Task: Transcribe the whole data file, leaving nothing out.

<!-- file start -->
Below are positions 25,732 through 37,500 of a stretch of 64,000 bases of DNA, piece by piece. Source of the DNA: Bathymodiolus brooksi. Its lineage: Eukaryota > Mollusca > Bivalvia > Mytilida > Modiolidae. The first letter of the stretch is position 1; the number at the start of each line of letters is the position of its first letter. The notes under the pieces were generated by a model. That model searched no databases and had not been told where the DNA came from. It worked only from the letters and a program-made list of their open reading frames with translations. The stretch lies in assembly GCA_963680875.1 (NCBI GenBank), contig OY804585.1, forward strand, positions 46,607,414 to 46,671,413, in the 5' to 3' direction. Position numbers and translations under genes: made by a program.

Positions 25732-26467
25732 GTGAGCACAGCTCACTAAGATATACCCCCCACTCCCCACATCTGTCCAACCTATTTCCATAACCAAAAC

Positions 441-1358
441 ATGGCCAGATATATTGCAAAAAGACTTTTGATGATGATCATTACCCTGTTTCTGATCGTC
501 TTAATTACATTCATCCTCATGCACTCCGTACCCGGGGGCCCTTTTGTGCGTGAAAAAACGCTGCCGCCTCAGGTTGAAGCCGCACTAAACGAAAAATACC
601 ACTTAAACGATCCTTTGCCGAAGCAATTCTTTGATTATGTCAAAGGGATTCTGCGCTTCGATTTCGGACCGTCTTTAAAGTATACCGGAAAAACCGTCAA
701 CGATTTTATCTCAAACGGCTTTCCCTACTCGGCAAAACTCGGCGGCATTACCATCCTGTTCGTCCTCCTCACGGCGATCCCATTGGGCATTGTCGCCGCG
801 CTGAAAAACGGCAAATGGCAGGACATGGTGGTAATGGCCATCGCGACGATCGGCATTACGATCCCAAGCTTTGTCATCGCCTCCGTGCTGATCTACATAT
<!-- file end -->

Below are positions 25,732 through 37,500 of a stretch of 64,000 bases of DNA, piece by piece. Source of the DNA: Bathymodiolus brooksi. Its lineage: Eukaryota > Mollusca > Bivalvia > Mytilida > Modiolidae. The first letter of the stretch is position 1; the number at the start of each line of letters is the position of its first letter. The notes under the pieces were generated by a model. That model searched no databases and had not been told where the DNA came from. It worked only from the letters and a program-made list of their open reading frames with translations. The stretch lies in assembly GCA_963680875.1 (NCBI GenBank), contig OY804585.1, forward strand, positions 46,607,414 to 46,671,413, in the 5' to 3' direction. Position numbers and translations under genes: made by a program.

Positions 25732-26467
25732 GTGAGCACAGCTCACTAAGATATACCCCCCACTCCCCACATCTGTCCAACCTATTTCCATAACCAAAAC

Positions 441-1358
441 ATGGCCAGATATATTGCAAAAAGACTTTTGATGATGATCATTACCCTGTTTCTGATCGTC
501 TTAATTACATTCATCCTCATGCACTCCGTACCCGGGGGCCCTTTTGTGCGTGAAAAAACGCTGCCGCCTCAGGTTGAAGCCGCACTAAACGAAAAATACC
601 ACTTAAACGATCCTTTGCCGAAGCAATTCTTTGATTATGTCAAAGGGATTCTGCGCTTCGATTTCGGACCGTCTTTAAAGTATACCGGAAAAACCGTCAA
701 CGATTTTATCTCAAACGGCTTTCCCTACTCGGCAAAACTCGGCGGCATTACCATCCTGTTCGTCCTCCTCACGGCGATCCCATTGGGCATTGTCGCCGCG
801 CTGAAAAACGGCAAATGGCAGGACATGGTGGTAATGGCCATCGCGACGATCGGCATTACGATCCCAAGCTTTGTCATCGCCTCCGTGCTGATCTACATAT